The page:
50 years after Kerner Commission report inequality persistsBreaking News
tags: Kerner Commission, Racial inequality, Ethnic inequality
Barriers to equality pose threats to democracy in the U.S. as the country remains segregated along racial lines and child poverty worsens, according to study made public Tuesday that examines the nation 50 years after the release of the landmark 1968 Kerner Report.
The new report blames U.S. policymakers and elected officials, saying they're not doing enough to heed the warning on deepening poverty and inequality that was highlighted by the Kerner Commission five decades ago and it lists areas where the country has seen "a lack of or reversal of progress."
"Racial and ethnic inequality is growing worse. We're resegregating our housing and schools again," former Democratic U.S. Sen. Fred Harris of Oklahoma, a co-editor of the new report and the last surviving member of the original Kerner Commission created by President Lyndon Johnson in 1967. "There are far more people who are poor now than was true 50 years ago. Inequality of income is worse."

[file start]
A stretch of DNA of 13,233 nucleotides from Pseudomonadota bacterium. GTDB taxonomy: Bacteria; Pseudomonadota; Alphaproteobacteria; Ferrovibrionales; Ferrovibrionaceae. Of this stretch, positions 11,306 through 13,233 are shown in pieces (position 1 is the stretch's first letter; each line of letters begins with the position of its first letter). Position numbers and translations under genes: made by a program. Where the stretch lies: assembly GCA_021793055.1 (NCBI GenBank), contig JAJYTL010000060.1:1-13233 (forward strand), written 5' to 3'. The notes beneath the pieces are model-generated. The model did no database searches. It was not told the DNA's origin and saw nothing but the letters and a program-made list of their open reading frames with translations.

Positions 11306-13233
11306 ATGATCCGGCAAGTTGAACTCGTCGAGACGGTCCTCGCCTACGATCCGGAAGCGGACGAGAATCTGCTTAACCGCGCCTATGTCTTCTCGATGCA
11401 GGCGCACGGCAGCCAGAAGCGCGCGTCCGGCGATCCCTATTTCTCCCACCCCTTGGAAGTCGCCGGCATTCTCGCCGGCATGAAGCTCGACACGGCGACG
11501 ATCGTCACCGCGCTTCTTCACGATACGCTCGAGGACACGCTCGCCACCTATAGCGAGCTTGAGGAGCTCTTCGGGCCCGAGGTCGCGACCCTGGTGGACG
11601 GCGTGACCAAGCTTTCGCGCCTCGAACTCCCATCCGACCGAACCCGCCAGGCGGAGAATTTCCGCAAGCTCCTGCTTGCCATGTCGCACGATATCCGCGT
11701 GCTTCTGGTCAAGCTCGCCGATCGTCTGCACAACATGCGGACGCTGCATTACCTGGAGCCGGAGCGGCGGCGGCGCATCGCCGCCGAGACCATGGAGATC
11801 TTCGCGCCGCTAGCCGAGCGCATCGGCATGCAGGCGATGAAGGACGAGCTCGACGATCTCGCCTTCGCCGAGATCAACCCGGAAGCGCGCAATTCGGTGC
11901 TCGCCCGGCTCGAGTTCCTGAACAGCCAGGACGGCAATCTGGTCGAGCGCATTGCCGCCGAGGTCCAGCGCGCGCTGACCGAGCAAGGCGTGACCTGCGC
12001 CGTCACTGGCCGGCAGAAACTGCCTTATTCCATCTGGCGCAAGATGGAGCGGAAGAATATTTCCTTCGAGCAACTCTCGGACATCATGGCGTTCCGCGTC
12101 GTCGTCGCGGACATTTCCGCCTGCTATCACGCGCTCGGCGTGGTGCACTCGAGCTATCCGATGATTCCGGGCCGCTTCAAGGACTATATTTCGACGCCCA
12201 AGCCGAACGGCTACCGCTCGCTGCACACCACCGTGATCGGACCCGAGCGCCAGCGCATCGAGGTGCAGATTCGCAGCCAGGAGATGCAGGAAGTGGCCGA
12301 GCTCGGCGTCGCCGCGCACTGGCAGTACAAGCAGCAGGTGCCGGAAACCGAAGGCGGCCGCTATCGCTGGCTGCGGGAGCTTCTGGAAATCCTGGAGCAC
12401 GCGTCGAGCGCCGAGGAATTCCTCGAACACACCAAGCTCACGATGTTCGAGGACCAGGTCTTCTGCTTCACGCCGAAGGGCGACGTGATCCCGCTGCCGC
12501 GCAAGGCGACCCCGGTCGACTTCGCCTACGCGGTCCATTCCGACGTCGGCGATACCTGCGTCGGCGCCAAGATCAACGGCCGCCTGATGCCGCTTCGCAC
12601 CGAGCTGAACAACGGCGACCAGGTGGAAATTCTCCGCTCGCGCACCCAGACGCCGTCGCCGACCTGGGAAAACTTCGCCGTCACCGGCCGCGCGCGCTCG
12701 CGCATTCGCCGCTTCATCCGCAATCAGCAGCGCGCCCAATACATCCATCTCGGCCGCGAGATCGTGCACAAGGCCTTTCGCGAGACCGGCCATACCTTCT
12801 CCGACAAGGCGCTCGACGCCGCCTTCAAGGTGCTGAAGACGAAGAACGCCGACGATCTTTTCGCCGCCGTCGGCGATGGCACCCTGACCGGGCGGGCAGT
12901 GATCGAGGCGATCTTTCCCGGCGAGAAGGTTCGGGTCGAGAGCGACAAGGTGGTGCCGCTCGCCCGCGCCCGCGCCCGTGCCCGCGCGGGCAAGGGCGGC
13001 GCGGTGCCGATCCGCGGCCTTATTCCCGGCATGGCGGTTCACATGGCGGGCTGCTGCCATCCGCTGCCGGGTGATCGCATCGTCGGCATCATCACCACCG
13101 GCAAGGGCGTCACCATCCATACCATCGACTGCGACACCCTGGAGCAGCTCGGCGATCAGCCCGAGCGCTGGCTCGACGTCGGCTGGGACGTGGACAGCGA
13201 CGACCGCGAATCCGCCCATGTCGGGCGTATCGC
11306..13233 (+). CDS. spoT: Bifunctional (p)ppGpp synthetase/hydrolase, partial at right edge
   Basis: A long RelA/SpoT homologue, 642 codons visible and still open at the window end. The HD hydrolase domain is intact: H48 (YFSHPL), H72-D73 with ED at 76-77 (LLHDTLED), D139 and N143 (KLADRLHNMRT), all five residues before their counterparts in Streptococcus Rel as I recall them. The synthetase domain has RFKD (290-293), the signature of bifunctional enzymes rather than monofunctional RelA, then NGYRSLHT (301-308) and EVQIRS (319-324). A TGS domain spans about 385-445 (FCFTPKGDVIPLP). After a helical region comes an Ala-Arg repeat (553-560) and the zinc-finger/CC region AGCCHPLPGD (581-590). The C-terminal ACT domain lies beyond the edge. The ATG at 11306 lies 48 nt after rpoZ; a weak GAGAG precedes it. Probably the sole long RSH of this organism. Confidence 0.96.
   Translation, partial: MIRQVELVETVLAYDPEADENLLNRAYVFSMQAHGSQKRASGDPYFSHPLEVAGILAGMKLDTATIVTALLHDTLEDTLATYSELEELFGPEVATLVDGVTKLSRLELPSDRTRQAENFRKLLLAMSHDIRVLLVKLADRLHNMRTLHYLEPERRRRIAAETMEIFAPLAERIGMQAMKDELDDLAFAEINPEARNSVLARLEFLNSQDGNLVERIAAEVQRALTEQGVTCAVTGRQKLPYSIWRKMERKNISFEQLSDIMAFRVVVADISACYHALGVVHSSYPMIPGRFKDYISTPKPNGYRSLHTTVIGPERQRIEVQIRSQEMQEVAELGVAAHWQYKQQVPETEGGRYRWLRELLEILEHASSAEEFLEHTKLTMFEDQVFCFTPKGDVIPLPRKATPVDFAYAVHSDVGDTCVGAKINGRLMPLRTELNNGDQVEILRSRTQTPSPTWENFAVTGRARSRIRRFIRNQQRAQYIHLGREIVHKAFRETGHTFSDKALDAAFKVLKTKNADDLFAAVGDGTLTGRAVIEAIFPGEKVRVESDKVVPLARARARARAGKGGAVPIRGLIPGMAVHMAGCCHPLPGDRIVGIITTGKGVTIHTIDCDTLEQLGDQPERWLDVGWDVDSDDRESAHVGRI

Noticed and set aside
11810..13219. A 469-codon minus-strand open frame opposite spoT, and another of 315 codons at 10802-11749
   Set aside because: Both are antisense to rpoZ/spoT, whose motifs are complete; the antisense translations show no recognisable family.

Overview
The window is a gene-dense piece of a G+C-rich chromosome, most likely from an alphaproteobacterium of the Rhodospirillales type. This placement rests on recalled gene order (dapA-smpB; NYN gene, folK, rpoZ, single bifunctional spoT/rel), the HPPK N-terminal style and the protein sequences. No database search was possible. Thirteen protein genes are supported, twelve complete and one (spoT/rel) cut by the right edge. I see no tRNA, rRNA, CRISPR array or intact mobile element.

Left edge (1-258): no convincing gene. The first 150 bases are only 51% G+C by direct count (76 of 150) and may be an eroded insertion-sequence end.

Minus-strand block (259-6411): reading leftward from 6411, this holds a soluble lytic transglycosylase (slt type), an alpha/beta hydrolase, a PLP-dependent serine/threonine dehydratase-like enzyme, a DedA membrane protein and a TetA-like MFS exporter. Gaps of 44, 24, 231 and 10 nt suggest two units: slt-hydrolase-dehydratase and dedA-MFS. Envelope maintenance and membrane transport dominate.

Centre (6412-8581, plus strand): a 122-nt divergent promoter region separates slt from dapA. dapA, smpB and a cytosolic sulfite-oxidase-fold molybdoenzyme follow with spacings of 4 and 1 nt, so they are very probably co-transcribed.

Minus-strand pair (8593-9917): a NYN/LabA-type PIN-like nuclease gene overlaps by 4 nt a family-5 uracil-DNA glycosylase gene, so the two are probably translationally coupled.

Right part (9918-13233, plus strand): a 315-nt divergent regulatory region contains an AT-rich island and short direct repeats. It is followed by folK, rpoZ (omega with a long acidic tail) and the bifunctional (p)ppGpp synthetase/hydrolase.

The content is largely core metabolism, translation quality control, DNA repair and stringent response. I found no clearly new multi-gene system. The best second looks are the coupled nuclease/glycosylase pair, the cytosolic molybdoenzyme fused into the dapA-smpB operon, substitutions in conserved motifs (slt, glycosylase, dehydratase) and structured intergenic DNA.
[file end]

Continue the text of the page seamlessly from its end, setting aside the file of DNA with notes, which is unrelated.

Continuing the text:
comments powered by Disqus
- Alabama's Capitol is a Crime Scene, with a 120 Year Coverup
- Thank a Hungry Badger for Discovering a Vast Cache of Roman Coins
- The Soldiers Came Home Sick. The Government Denied It Was Responsible
- Is the Challenge to Madison Cawthorn's Re-Election Eligibility For Real?
- Healthy Democracies Don't Scapegoat Their Teachers
- Michigan Professor's Intro Video Stunt Leads to Suspension (content: language)
- New Book Asks if Exercise is a Path to Power for Women
- The Indomitable Rev. Addie L. Wyatt
- National Library of Medicine Announces 2022 History Talks
- State Standards are Failing to Teach Reconstruction and Erasing the Black Freedom Struggle